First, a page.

Recently, Bryleva et al. reported greatly improved AD-like pathology when triple transgenic AD mice (3XTg-AD) were crossed with an ACAT null mouse model [101]. In addition, 12 months old ACAT−/−/3XTg-AD mice performed at the level of non-transgenic animals in a memory test [101]. Aβ42 levels were decreased by 78% in ACAT−/−/3XTg-AD mice. These data are consistent with our studies using the ACAT inhibitor CP-113,818 in hAPPFAD mice [100]. Complete lack of ACAT activity in ACAT−/−/3XTg-AD also resulted in a decrease in full length APP levels, with a similar decrease in APP-CTF generation [101]. This observation contradicts our data that show reduction of APP-CTF and Aβ levels upon CP-113,818-treatment without largely affecting the levels of full length APP [100]. The discrepancy may be due to the two different approaches, one using a general pharmacological inhibitor of ACAT1, and the other using complete ablation of the ACAT1 gene. Interestingly, ACAT−/−/3XTg-AD mice exhibit an approximately 27% increase of 24-hydroxycholesterol (24SOH) levels with unchanged levels of the enzyme catalyzing its synthesis, 24-hydroxylase [101]. 24SOH and 27-hydroxycholesterol are endogenous activators of liver X receptors (LXRs) that upon stimulation cause degradation of Aβ42 [102, 103]. 24SOH appears to induce α-secretase-mediated processing of APP, whereas 27-hydroxycholesterol upregulates APP and BACE [104]. Treatment of hippocampal neurons with 24SOH reduces APP holoprotein levels [101]. Since 24-hydroxylase is a brain-specific enzyme, changes in 24SOH may contribute to reduced amyloid pathology in vivo. However, cell-based data using non-neuronal cells are not explained by this mechanism.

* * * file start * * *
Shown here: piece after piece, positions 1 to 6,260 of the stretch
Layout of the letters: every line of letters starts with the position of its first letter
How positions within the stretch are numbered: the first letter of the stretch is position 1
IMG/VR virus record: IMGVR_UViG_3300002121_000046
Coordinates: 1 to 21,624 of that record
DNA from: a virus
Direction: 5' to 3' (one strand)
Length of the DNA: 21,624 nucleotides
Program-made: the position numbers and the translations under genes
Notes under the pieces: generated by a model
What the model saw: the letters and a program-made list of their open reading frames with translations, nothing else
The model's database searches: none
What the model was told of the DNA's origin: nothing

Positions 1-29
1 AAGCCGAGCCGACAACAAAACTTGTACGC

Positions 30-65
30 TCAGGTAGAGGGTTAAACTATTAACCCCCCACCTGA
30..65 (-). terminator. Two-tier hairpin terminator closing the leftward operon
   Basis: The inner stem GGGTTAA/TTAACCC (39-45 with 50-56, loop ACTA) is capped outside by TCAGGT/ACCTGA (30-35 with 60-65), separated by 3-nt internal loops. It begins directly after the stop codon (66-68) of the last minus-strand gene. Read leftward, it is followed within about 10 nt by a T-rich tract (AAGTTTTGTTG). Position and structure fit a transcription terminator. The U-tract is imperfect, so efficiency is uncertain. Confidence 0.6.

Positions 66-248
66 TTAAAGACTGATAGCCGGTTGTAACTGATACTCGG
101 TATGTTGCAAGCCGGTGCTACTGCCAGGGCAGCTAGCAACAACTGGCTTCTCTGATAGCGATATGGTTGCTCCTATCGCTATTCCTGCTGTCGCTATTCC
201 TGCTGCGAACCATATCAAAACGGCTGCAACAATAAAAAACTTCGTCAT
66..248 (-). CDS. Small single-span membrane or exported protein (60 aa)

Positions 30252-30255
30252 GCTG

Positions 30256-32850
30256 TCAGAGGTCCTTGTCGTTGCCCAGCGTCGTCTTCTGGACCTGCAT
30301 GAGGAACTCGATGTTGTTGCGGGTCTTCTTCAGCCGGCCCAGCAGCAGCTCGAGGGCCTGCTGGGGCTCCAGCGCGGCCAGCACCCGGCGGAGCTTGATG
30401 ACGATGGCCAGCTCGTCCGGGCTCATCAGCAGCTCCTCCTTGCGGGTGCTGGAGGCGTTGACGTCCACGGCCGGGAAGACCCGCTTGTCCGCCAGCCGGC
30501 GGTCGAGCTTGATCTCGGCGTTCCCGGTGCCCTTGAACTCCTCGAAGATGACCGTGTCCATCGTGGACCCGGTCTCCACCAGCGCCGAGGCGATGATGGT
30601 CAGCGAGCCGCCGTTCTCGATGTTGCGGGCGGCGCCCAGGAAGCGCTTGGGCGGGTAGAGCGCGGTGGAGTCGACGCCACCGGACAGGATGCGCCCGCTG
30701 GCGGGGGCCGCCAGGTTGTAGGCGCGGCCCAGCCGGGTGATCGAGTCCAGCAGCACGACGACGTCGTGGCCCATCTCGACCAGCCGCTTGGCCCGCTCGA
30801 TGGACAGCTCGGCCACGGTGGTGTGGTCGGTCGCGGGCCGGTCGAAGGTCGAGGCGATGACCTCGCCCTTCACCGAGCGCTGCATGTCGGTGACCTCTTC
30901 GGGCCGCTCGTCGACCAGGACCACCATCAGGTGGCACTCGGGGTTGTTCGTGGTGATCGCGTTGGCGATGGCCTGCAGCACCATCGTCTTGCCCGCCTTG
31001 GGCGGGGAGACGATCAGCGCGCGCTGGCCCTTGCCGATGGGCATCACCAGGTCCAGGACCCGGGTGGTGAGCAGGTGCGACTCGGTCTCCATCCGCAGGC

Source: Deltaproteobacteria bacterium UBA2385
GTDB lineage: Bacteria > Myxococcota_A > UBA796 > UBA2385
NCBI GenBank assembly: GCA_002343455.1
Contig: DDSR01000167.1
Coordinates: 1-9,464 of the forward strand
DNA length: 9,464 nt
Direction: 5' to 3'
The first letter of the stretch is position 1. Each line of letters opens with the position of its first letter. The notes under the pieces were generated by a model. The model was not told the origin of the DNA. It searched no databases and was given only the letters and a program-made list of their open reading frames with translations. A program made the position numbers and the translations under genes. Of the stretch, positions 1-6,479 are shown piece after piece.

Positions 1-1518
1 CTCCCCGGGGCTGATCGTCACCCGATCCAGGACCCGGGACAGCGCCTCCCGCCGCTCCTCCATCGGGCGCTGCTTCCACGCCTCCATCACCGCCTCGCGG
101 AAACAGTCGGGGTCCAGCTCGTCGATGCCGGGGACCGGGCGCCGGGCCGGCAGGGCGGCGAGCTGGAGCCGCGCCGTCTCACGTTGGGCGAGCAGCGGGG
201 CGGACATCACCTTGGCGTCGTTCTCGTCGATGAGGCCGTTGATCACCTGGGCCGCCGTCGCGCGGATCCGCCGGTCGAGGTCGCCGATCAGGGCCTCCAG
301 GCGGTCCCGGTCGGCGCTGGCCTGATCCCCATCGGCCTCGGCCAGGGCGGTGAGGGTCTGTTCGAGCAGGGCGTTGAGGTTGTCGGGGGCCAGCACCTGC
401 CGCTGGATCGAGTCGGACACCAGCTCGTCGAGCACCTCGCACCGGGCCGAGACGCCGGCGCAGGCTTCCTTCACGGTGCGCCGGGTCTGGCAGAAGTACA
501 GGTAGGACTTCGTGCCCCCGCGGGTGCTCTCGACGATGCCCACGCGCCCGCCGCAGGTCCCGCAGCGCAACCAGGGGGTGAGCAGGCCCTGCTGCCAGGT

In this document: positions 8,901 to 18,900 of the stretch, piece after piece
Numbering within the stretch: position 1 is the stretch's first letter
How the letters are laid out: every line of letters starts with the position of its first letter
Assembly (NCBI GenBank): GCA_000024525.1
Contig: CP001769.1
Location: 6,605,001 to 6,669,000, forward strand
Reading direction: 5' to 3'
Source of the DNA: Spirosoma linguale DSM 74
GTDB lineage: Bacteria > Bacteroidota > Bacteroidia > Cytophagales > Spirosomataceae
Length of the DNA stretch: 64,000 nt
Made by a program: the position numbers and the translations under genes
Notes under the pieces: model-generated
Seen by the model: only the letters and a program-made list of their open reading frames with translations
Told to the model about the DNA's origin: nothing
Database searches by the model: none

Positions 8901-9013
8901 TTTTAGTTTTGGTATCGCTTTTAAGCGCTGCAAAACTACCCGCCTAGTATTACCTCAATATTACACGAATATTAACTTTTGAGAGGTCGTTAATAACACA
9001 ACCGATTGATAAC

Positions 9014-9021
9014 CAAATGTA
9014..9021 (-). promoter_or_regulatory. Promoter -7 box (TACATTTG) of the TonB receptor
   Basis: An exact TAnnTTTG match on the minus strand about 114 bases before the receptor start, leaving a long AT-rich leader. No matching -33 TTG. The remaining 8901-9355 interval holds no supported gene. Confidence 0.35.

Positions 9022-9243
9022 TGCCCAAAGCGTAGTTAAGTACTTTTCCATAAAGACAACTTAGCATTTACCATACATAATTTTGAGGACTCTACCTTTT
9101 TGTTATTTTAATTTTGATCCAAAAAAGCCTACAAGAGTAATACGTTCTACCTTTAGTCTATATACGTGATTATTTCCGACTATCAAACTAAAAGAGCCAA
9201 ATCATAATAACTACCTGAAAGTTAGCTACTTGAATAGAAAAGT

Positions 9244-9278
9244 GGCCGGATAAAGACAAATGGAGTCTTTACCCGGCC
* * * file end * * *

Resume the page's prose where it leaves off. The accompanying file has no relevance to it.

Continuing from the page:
Additional support for the role of ACAT in amyloid pathology derives from a genetic study showing that a single nucleotide polymorphism rs 1044925 in the ACAT1-encoding gene SOAT1 (sterol O-acyltransferase 1) is associated with reduced risk for AD [105]. This study shows decreased amyloid load in patients harboring the rs 1044925 polymorphism. Other genetic studies contradict the association of SOAT1 polymorphism with AD risk [106]. However, this may be due to the diverse genetic backgrounds of the populations analyzed in different studies.

Finally, in a recent unpublished work we have confirmed that ACAT inhibitors reduce amyloid pathology in a mouse model of AD. Here, we tested a less potent ACAT1 inhibitor, CI-1011, to study its effect on Aβ generation. We have compelling data substantiating that CI-1011 also reduces APP processing and Aβ generation in both cell- and animal-based AD models (unpublished data).

2.2. Mechanism of ACAT-inhibition in Aβ generation